A while ago, I put the word out that I was looking for writers to contribute content to FatKidOnFire (I’m still looking for any of you who have yet to pitch me your ideas).
He went away and then pitched the following article (and it’s very much a departure from the stereotypical post you’ll find here on FKOF) – which in my opinion is the perfect way to start the next chapter in FatKidOnFire’s history. New writers, new content and new opinions…
If you were to ask the majority of people nowadays about record labels, you would likely be met with a blank expression in regard to anything other than Universal (or any other major labels). But, in our scene (in dubstep and the ‘bass music’ genre in general), you would receive an entirely different response. You would be drowned with links to ‘free releases’ and Facebook pages where statuses need 50 likes to release the label’s next EP sample.
This, in my humble opinion, is the problem with the bass music scene today.
It has become far too easy for anyone to create a record label; losing the intricacy being a label manager used to hold. I could name countless labels who do all of their dealings via Facebook, Twitter or other social networking sites exclusively.
If you can make it work, and your releases reach a considerable amount of people, then I will commend you for your stirling effort in supporting the dubstep genre. But it’s all of the labels which don’t succeed in these endeavours who poison the reputation of the labels that do succeed.
If someone was to read this post up to now, you would be led to assume that all digital labels are a load of old tosh, but there are digital labels like Dank N Dirty Dubz, Phucked and Bassclash who seem to managing just fine; promoting talents such as Requake, Gutcha and Badklaat.
The part of today’s climate I don’t enjoy is that no one seems to do any hard work anymore. The blood, sweat and tears that went into building the record labels (like Rough Trade and Factory) of the 1970s and 1980s produced arguably some of todays most influential indie groups of all time, bands like Joy Division and The Smiths. As an avid record buyer myself, I like nothing more than visiting HMV and buying a record by someone I have never heard before and playing it for the first time.
Part of being a ‘head honcho record label guy’ is taking risks. Spending your own money to get your up-and-coming band’s music out there for the public, shameless self promotion in your local town, creating nights showcasing your up and coming talent.
But, unfortunately it seems this is no longer necessary – and all it takes is an update of your status to decide you own a record label.
In my time as a dubstep producer, I have encountered many unsavory characters (most of them have been fellow producers), but it is not uncommon to find unfriendly record labels. Naming no names, when I started out in 2010, I came across a label (digital only) that were interested in my frankly atrocious tracks. Of course, I jumped at the opportunity. They seemed like they knew what they were doing. I was lulled in to their façade by the contract I was emailed, entitling me to 60% of my tracks’ sale price, as well as their Chemical Records account being up and running. It was only after they had uploaded my songs that I realised the somewhat shifty nature of the label owners. Needless to say, none of the releases’ takings came to my PayPal, and I never spoke to the swines again. It’s people like this which tarnish my opinion on all labels made in the last year or so, when it’s become popular to own a label. I give a large shout out to all the hard working labels founded recently working hard to get physical releases i.e. Dubstrict and Disquiet Mind [to name but a few - FKOF].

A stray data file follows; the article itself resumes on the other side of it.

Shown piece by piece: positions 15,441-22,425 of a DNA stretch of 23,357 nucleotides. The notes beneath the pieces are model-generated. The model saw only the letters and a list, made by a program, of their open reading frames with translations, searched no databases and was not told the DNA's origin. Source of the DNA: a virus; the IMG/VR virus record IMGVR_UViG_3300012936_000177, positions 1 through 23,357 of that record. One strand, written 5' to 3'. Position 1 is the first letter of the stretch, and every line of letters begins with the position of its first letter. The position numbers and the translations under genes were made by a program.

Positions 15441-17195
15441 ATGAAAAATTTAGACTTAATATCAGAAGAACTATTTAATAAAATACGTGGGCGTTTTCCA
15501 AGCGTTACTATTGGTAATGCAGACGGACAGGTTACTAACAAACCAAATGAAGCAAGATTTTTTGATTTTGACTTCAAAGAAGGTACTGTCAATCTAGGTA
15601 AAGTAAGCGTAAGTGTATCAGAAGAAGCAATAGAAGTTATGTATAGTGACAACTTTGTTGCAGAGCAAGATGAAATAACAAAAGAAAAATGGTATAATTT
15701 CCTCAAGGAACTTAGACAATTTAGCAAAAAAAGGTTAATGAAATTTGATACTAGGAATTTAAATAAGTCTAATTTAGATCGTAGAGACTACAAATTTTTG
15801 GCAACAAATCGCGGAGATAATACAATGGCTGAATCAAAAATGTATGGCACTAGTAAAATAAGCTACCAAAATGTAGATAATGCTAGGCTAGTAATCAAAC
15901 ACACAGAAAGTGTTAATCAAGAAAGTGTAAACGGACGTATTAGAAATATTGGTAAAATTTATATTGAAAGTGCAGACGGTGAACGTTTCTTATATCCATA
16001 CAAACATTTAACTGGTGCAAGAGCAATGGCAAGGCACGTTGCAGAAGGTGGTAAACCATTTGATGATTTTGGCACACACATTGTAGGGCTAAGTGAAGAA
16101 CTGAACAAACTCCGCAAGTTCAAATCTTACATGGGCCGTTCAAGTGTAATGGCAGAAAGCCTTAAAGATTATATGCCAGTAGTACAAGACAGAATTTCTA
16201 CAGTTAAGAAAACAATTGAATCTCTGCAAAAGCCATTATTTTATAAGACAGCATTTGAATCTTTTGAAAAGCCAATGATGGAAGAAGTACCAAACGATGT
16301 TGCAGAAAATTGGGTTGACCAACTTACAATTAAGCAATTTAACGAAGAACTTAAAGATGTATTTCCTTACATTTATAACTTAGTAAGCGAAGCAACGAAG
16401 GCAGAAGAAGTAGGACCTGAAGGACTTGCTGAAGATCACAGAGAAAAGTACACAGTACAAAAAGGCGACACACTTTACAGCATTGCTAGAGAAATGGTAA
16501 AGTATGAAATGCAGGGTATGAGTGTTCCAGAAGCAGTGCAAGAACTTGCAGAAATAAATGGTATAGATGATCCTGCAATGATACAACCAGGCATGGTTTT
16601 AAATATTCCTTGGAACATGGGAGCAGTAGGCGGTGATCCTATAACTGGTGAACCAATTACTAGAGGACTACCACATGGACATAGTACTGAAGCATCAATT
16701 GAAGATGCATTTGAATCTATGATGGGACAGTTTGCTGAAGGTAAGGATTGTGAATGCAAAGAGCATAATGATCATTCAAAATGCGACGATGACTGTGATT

These labels would be sure to flourish if only there weren’t the many timewasters preventing their prominence in the scene becoming more widely recognised. As much as this article sounds like a huge diss to every label owner from the past few years, it’s not intended to be.
It is in fact a warning. A warning to not take the digital music scene for granted.
If you are prepared to wade through the large amount of labels pushing sub-standard music, you’ll find labels that are building a legacy. Legacies to be proud of.
If you agree (or don’t) with Lawrence’s article, let us know in the comments – or find him on Twitter. I’m definitely looking forward to reading his next post!
Peace, love and respect.
UPDATE It seems the comments aren’t quite working at the moment – I’m trying to find out if it’s Livefyre as a whole or just the FKOF site. There’s a thread on the FKOF Facebook page for those of you who want to share your opinions. Will update the post if comments start working again!
UPDATE 2 Livefyre have got back to me (on a Sunday no less, props guys!) – the commenting issue is specific to FKOF, we’re looking into it/ getting it fixed for you guys ASAP.
UPDATE 3 Comments are back up guys! Thanks for your patience.